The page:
2012 Olympic Plotlines: Wimbledon, Revisited and Redefined
Just weeks after the All England Club crowned its 2012 champions, the reserved hush of its lawns gave way to the exuberant energy of the Olympics tennis event. Competing in five different disciplines, including the first Olympics mixed-doubles tournament, stars large and small seized the opportunity to represent their nations on a stage familiar to all. Filled with passion and intensity, this week of fiercely contested matches produced a series of storylines to remember.
A month after he had shed tears on Centre Court at the All England Club, Andy Murray faced his Wimbledon tormentor again on the same stage. This time, the Scot earned redemption with an emphatic straight-sets victory over Federer to claim a gold medal for his host nation. Losing only one set throughout the Olympics, Murray also defeated recent world #1 Djokovic in a gripping semifinal, also in straight sets. These victories marked the first time that he defeated the top two men in the world consecutively and may signal a breakthrough for the world #4 as a contender on the level of the top three. Able not only to withstand the pressure but to thrive on it, Murray played with an aggression and optimism rarely seen from him before.
Denied his dream of a gold medal, Federer nevertheless ventured into uncharted territory by collecting his first Olympic single’s medal of any type. The silver medalist probably never will complete his career Golden Slam, in part because of a formidable effort by his semifinal foe Del Potro. Only after the longest three-set match in history (nearly four and a half hours) and a 36-game final set did the Swiss star earn the right to play for the gold, and his depleted energy undermined him on Sunday. Meanwhile, the valiant Del Potro garnered a thoroughly deserved consolation prize by defeating Djokovic for the gold medal. Unable to conquer either of his principal objectives this year, either Roland Garros or the Olympics, the recently deposed #1 suffered the demoralizing fate of finishing fourth—the best of the rest.
In a Europe-dominated era, men’s singles became the only competition in which Americans won no medals. Towering server John Isner did reach the quarterfinals, however, before bowing to Federer in a pair of highly competitive sets. And few could fault an aging Roddick for finding no answers to a masterful Djokovic. More disappointing was Ryan Harrison’s petulant first-round exit to a clay specialist, punctuated by a smashed racket, which revealed not only his immaturity but the unique pressure of competing in the Games.
Nearing her 31st birthday, Serena Williams delivered arguably one of the most brilliant performances of her career. Undefeated on grass in 2012, she became just the second woman to complete a career Golden Slam (joining Steffi Graf) as she yielded just 17 games en route to the gold medal. Never losing more than five games in a match, Serena defeated four current or former No. 1s in Jelena Jankovic, Caroline Wozniacki, Victoria Azarenka, and Maria Sharapova. Whereas she often leaned on her serve to escape danger at Wimbledon, every department of her game shone from the first ball to the last. Stoked by the significance of the stakes and the quality of her opponents, Serena’s intensity never flickered even when she accumulating commanding leads. In likely her last Olympics, she won her first career medal and the only medal that she needs to consolidate her status as the greatest player of her generation—and perhaps ever.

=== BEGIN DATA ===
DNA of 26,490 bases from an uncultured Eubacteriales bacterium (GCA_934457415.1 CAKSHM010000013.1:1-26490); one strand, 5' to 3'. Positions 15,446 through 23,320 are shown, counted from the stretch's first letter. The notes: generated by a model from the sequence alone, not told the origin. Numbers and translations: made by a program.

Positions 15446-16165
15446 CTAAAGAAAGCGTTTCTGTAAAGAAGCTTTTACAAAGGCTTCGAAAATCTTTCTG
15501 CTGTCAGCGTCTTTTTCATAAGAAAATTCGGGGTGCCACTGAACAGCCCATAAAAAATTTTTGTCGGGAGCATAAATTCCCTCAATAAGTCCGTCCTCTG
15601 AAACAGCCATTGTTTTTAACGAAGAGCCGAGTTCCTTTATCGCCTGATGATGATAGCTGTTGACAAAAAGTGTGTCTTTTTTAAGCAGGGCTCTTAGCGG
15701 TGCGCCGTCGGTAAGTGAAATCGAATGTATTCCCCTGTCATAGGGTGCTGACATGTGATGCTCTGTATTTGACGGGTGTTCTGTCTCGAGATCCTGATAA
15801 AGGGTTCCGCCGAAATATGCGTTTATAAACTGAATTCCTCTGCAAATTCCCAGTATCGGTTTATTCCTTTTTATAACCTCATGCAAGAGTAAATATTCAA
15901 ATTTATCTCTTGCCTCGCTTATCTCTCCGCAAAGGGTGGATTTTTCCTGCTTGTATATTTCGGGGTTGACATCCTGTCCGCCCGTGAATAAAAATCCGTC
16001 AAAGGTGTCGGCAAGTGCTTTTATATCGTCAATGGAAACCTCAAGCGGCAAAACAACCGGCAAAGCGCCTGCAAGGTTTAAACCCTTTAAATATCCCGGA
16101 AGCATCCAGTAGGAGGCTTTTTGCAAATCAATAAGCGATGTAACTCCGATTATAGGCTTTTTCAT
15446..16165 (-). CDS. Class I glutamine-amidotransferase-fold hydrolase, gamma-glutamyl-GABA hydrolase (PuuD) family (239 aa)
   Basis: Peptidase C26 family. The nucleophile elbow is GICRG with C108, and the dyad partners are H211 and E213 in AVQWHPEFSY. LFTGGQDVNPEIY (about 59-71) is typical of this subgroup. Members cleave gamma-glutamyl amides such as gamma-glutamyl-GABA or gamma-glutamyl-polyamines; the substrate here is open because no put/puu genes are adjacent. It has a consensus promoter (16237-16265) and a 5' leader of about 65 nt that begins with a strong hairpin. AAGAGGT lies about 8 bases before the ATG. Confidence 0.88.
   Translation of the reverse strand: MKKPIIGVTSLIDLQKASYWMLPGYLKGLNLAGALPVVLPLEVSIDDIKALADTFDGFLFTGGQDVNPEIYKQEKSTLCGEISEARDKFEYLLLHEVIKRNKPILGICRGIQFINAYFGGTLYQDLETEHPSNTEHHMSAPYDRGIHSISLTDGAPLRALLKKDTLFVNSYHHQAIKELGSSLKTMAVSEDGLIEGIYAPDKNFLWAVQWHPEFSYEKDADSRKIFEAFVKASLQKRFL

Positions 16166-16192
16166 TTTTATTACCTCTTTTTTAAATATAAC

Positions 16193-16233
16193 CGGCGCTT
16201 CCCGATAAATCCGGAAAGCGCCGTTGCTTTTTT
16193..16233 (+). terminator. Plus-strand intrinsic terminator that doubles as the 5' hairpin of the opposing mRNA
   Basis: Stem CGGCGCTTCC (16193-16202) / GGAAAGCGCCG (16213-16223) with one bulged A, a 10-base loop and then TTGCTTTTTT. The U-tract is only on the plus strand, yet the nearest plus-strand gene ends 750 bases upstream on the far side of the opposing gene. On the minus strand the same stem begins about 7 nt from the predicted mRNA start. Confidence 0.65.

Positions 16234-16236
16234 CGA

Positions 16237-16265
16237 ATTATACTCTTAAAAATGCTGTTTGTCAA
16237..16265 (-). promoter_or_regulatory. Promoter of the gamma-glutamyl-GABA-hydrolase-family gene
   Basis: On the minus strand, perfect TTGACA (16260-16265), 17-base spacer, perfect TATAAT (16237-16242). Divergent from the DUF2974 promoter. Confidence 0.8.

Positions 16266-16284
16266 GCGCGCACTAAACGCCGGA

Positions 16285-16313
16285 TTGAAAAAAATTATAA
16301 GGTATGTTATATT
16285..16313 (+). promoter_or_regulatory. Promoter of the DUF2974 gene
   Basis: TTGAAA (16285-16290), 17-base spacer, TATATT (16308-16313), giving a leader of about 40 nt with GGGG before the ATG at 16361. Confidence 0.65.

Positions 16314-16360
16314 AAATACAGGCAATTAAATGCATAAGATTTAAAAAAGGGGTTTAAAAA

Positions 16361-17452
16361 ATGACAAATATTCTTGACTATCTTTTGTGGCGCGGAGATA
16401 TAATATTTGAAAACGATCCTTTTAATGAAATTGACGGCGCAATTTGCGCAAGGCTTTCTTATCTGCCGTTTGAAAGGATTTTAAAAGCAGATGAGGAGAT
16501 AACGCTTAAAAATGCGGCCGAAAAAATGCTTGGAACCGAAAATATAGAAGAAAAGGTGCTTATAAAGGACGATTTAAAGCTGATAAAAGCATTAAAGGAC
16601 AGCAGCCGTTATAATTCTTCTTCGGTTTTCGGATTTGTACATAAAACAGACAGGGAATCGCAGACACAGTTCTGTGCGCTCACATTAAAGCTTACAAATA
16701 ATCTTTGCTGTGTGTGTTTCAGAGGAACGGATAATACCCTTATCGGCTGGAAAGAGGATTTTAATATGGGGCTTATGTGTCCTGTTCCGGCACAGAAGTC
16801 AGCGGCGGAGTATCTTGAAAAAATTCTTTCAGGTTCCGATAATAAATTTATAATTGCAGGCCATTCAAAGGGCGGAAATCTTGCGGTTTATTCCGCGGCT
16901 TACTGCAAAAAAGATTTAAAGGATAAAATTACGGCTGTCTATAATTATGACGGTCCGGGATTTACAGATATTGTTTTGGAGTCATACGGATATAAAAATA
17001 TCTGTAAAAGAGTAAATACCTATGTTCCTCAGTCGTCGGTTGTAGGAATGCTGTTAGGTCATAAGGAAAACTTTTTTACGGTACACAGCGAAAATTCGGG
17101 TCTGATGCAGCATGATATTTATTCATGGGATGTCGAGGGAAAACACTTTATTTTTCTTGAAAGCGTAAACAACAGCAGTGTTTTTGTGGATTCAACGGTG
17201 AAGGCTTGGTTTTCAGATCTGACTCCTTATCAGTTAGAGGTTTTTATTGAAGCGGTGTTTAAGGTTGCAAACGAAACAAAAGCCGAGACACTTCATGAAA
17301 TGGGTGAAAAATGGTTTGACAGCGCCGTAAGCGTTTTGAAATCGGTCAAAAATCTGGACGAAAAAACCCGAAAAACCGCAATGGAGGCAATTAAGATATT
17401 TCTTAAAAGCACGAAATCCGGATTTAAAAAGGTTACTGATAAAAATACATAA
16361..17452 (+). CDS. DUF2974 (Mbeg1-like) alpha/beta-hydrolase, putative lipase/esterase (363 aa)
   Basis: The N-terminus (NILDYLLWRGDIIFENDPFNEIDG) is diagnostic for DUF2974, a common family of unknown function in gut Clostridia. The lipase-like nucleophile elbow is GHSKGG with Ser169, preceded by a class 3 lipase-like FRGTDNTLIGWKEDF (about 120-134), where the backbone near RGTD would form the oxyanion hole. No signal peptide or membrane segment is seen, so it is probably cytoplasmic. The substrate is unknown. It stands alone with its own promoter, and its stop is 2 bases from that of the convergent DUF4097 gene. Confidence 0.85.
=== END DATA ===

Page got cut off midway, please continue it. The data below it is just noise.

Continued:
Although she won just one game from Serena in the 55-minute gold-medal match, Maria Sharapova relished every moment of her Olympics experience from carrying the Russian flag to standing on the podium wearing a silver medal. Avenging her Wimbledon loss to Sabine Lisicki with a gritty three-set comeback, Sharapova also ended the medal bid of four-time major champion Kim Clijsters. Her performance this week extended arguably the best season of her career, but she will not rest satisfied with these accomplishments. Instead, Sharapova vowed to return at the 2016 Games in Rio to pursue a gold medal again.
World No. 1 Victoria Azarenka settled for the bronze medal after the draw unkindly cast her on the same side as Serena, whom she failed to challenge as effectively as she has before. In the bronze-medal match, Azarenka overcame surprise semifinalist Maria Kirilenko, who sought to become the fifth Russian medalist in women’s singles over the last two Olympics. Kirilenko had advanced through an upset-riddled section of the draw, defeating 2011 Wimbledon champion Petra Kvitova in the quarterfinals and avoiding world No. 2 Agnieszka Radwanska. Two days after carrying the Polish flag, the Wimbledon runner-up fell to Julia Goerges in the first round.